(Adds analysis, background)
* Provides sharia-compliant alternative to LIBOR
* May be used to price range of Islamic instruments
* Rates contributed by 16 institutions
* Tenors range from overnight to 1 year
* Faces obstacles to widespread use
By By Shaheen Pasha
MANAMA, Nov 22 (Reuters) - A consortium of Islamic banks and financial industry associations launched the industry’s first international Islamic interbank rate on Tuesday, offering a sharia-compliant alternative to traditional interest-based benchmarks.
The Islamic Interbank Benchmark Rate (IIBR), based on rates contributed by 16 Islamic banks and Islamic sections of conventional banks, is the average expected return on sharia-compliant, short-term interbank funding.
Its creators hope IIBR will be used as a basis for pricing a wide range of Islamic financial instruments, including sukuk (Islamic bonds), corporate financing and common Islamic treasury agreements. Tenors for IIBR will range from overnight to one year.
“The establishment of the IIBR marks an important milestone in the maturation of Islamic money markets by providing an international reference rate for interbank transactions,” said Nasser Saidi, chairman of the committee which sets the rules for the new system.
IIBR addresses a source of tension within the Islamic finance industry, which is estimated to have reached $1 trillion in assets: Islam forbids the use of interest in any transaction, but the industry has long used the London Interbank Offered Rate (LIBOR), a system of interest rates, as a benchmark in the absence of sharia-compliant alternatives.
For details and background on IIBR, click:
The new system is based on the rate of return on capital used by Islamic banks, representing the average profit rate at which bids are made for sharia-compliant interbank transactions, such as murabaha and wakala deals, between top Islamic financial institutions. Murabaha is a cost-plus-profit structure used for funding, while wakala involves the use of an agency agreement in which one firm accepts funds from another to invest on its behalf in a sharia-compliant manner.
Some bankers believe the launch of IIBR shows Islamic finance, which has existed in modern form for several decades, is finally maturing to a level at which it can compete broadly with conventional finance -- at a time when turmoil in global financial markets has raised questions about risks in the conventional system.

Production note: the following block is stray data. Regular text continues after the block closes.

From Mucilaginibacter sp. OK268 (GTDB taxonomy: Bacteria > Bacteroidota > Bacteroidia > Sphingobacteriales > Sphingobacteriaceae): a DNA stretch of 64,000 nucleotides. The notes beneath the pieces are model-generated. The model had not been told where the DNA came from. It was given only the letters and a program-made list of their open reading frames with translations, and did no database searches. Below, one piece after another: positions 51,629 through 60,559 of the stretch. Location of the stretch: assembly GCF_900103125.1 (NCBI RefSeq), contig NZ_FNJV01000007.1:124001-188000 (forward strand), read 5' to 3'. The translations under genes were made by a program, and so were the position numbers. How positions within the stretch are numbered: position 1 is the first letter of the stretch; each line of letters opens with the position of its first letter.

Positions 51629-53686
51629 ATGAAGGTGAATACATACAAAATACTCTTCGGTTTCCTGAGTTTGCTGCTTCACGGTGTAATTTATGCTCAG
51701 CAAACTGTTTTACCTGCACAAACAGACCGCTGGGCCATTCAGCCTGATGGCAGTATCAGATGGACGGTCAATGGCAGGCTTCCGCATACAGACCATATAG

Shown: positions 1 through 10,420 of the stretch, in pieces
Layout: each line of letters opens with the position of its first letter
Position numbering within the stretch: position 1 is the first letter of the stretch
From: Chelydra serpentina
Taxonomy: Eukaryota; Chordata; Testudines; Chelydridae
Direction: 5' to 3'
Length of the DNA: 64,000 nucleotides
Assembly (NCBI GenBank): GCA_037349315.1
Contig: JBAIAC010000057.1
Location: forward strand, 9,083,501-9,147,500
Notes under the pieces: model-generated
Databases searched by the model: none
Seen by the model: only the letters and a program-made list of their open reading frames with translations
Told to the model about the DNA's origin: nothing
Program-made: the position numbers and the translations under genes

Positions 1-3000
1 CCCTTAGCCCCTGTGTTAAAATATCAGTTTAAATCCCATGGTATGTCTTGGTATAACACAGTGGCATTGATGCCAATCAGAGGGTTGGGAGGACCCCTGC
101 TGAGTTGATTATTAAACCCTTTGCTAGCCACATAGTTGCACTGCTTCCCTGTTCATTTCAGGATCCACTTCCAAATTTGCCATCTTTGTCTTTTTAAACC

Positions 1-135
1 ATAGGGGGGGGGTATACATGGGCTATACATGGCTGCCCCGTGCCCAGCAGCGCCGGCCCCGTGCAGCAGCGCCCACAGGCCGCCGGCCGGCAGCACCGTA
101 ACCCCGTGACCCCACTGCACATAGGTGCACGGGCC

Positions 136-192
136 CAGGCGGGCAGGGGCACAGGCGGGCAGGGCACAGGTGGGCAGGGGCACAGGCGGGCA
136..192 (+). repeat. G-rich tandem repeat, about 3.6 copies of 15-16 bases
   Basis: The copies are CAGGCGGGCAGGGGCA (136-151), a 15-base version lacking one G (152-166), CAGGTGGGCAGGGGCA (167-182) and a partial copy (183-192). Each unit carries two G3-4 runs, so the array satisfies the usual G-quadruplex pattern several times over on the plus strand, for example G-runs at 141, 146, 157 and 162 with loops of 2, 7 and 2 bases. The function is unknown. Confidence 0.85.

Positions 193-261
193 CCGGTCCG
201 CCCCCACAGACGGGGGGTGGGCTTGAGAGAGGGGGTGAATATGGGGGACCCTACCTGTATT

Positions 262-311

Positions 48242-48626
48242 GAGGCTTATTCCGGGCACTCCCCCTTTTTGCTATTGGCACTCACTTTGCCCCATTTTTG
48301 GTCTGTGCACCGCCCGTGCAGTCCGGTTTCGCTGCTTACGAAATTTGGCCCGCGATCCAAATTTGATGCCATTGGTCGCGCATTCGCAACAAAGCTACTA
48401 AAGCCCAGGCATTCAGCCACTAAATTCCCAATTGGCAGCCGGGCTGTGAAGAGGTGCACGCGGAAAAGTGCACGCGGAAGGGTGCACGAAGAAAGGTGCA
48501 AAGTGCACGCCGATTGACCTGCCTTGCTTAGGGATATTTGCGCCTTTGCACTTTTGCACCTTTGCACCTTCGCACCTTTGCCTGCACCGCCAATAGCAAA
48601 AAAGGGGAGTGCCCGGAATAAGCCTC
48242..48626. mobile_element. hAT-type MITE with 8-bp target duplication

Because Islamic finance bans pure monetary speculation that is not based on an underlying asset, its proponents present it as a less risky, more stable alternative to conventional finance.
But it still faces big obstacles to widespread adoption, including a lack of tools that commercial banks and central banks can use to adjust liquidity. Disputes between scholars on acceptable practices, and a lack of trained staff and investor familiarity with instruments, also hinder Islamic finance.
Khairul Nizam, deputy secretary general of the Accounting and Auditing Organisation for Islamic Financial Institutions (AAOIFI), which sets standards for the industry, said IIBR would for now remain a guideline that banks could voluntarily choose to adopt.
“We don’t have the regulatory authority to compel banks to use IIBR but as the contributing banks are among the top Islamic institutions, we are hopeful that as they use it, it will set IIBR as a benchmark,” Nizam said.
“Rather than this being something forced, we want non-contributing banks to want to start using it, and we are hopeful that they will.”
Nizam added that the IIBR committee, which includes AAOIFI, was in discussions with Malaysian banks to have them contribute rates to the pool, to give IIBR a greater global reach beyond the Gulf. Malaysia has its own Islamic interbank rate system based on contributions from local Islamic institutions in the local currency, the ringgit. IIBR is based on the U.S. dollar.
Adoption of IIBR by a wide range of Islamic institutions may take some time as banks become comfortable with the new system, said Sheikh Muddassir Siddiqui, a sharia scholar on the committee’s board and partner at law firm SNR Denton in Dubai.
“For a fixed-price contract, such as murabaha, I think we’ll see people using IIBR immediately,” he said. “For floating-rate agreements, such as in some lease (ijara) contracts, the adoption may take a little longer as people would need to build the confidence and the comfort level for fixing the cost of financing on future dates. It is natural.”
A banker attending the launch of IIBR, who asked not to be named, said: “It has good potential but we have to see how the enforceability works. This benchmark is always going to be at a premium to the conventional rate. As a borrower, I would prefer the lower rate.”
IIBR was launched by Thomson Reuters Corp , which publishes this news service, in cooperation with the Islamic Development Bank, AAOIFI, the Association of Islamic Banking Institutions Malaysia, the Bahrain Association of Banks, the Hawkamah Institute for Corporate Governance, the Statistical Economic and Social Research Center for Islamic Countries, and 19 Islamic banks, most of them based in the Gulf. (Additional reporting by Andrew Hammond; Editing by Andrew Torchia)